Dar offers to move Uganda cargo in new affront to KPA monopoly

Monday July 6 2009

Opening the Southern Corridor: Transport through the 2,000-kilometre distance from Dar es Salaam to Kampala will be by rail, water and road. Graphic/JOHN NYAGAH

Opening the Southern Corridor: Transport through the 2,000-kilometre distance from Dar es Salaam to Kampala will be by rail, water and road. Graphic/JOHN NYAGAH 


An ambitious campaign to have Uganda shift its transit goods from Kenya to Tanzania as an alternative and cheaper route is a long shot.

Reason? Covering the 2,000-kilometre road from Dar es Salaam to Kampala may prove steeper than that from Mombasa through Nairobi, only 1,400 kilometres.

A delegation from Tanzania Ports Authority (TPA) was in Kampala last week to make public the intention to return to Uganda’s logistics industry. For a long time, they had left the lucrative market to Kenya, what with inefficient service at their end!

They spoke of a plan to expand the physical, operational and managerial capabilities of TPA to a level where cargo can move from Dar es Salaam to Kampala in just four days. 

At the same time, they appointed an agency based in Uganda to market their services, against those offered by Kenya Ports Authority (KPA).

Through the agency, TPA’s offer is expected to reach markets in Rwanda, Burundi, DR Congo and Southern Sudan, the other hinterland areas mainly transiting goods through Uganda and Kenya. 

Uganda-bound cargo at the Port of Mombasa accounts for about 76 per cent of the total throughput, which means the business at stake — in billions of dollars — is a significant contributor to Kenya’s exchequer.

Tanzania Ports Authority’s corporate communications manager Franklyn Mziray said landlocked Uganda was canvassing for use of the southern corridor to make sure its cargo was given due consideration.

Speaking to The EastAfrican, Mziray said Tanzania’s long-term dreams include opening up Tanga port by erecting a rail link from Arusha to Musoma. TPA expects to expand the port to boost economic activities in the area.

The campaign is fuelled by Uganda’s fears of another disruption in transport, as happened after the disputed 2007 presidential elections in Kenya.

A more recent disruption was by Kenyan youths who uprooted a section of the railway in Nairobi to protest what they termed “continued occupation by Uganda forces of Migingo Island in Lake Victoria”.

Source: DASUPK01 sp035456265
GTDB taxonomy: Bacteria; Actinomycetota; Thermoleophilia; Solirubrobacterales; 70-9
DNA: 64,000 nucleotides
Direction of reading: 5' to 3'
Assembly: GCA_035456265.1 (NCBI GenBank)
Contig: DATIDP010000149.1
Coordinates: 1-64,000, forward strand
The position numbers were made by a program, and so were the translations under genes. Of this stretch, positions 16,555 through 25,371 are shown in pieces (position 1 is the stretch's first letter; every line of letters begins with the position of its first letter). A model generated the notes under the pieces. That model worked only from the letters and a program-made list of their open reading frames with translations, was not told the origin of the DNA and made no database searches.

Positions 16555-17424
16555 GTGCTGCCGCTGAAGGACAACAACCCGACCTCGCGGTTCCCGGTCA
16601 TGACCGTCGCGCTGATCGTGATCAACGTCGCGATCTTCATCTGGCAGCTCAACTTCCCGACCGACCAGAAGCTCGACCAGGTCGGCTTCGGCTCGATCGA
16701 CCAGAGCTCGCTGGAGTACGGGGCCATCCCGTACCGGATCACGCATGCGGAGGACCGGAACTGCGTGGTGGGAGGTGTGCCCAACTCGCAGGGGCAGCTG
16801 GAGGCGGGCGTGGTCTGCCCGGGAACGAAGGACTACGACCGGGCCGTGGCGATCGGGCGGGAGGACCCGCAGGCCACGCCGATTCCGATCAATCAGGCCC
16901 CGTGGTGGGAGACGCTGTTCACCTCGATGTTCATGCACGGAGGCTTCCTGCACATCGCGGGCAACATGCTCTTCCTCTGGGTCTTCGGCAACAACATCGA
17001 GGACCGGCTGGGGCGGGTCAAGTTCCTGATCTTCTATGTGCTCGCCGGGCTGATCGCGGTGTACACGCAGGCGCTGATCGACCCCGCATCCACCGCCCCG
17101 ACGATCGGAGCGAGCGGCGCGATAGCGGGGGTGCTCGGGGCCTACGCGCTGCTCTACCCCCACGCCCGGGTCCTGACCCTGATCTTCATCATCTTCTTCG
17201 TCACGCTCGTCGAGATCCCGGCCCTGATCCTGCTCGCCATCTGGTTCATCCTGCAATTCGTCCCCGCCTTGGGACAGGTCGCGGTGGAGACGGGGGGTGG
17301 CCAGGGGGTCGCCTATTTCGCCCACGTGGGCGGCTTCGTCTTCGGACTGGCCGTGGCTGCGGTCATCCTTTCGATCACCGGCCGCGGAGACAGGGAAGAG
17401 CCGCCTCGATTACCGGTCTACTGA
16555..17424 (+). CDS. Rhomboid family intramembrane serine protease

It takes a lorry three to four days to cover the distance from Mombasa to Kampala, but almost double the time on the Dar-Kampala route — with similar implied costs, says Kenya Heavy Commercial Workers Union secretary John Muite.

Henry Atetwe, the transport coordinator of Kuenhne and Nagel (an international transport company), says the Mombasa port has invested more in cargo handling equipment.

He adds that it has automated cargo handling operations, which gives it an upper hand in the region.

Also, the port has embraced the concept of container freight stations (CFS), which are handling local cargo, freeing the port yard for transit cargo. Security for cargo at the port is higher than that in Dar.

The biggest challenge facing the port of Mombasa is piracy off the Somali coast. This, according to Mr Atetwe, is largely a result of the high business handled by the port of Mombasa, compared to that of Dar.

“Since Mombasa is doing more business than Dar, pirates consider ships destined here to be more lucrative,” Mr Atetwe said.

Ships calling at Mombasa port use the Somali lane more than those heading to Dar port do, which makes them prone to attack by pirates. Other challenges that those importing goods through Mombasa port face are higher cargo handling charges, compared to those at Dar.

There are over 21 charges levied on importers at Mombasa, most of which are unique to the port.

For instance, one pays $70-80 per container as terminal handling charges, a fee Tanzania scrapped some years back. This fee is charged by shipping lines, but with KPA also charging a similar fee, shippers end up paying double for cargo handling.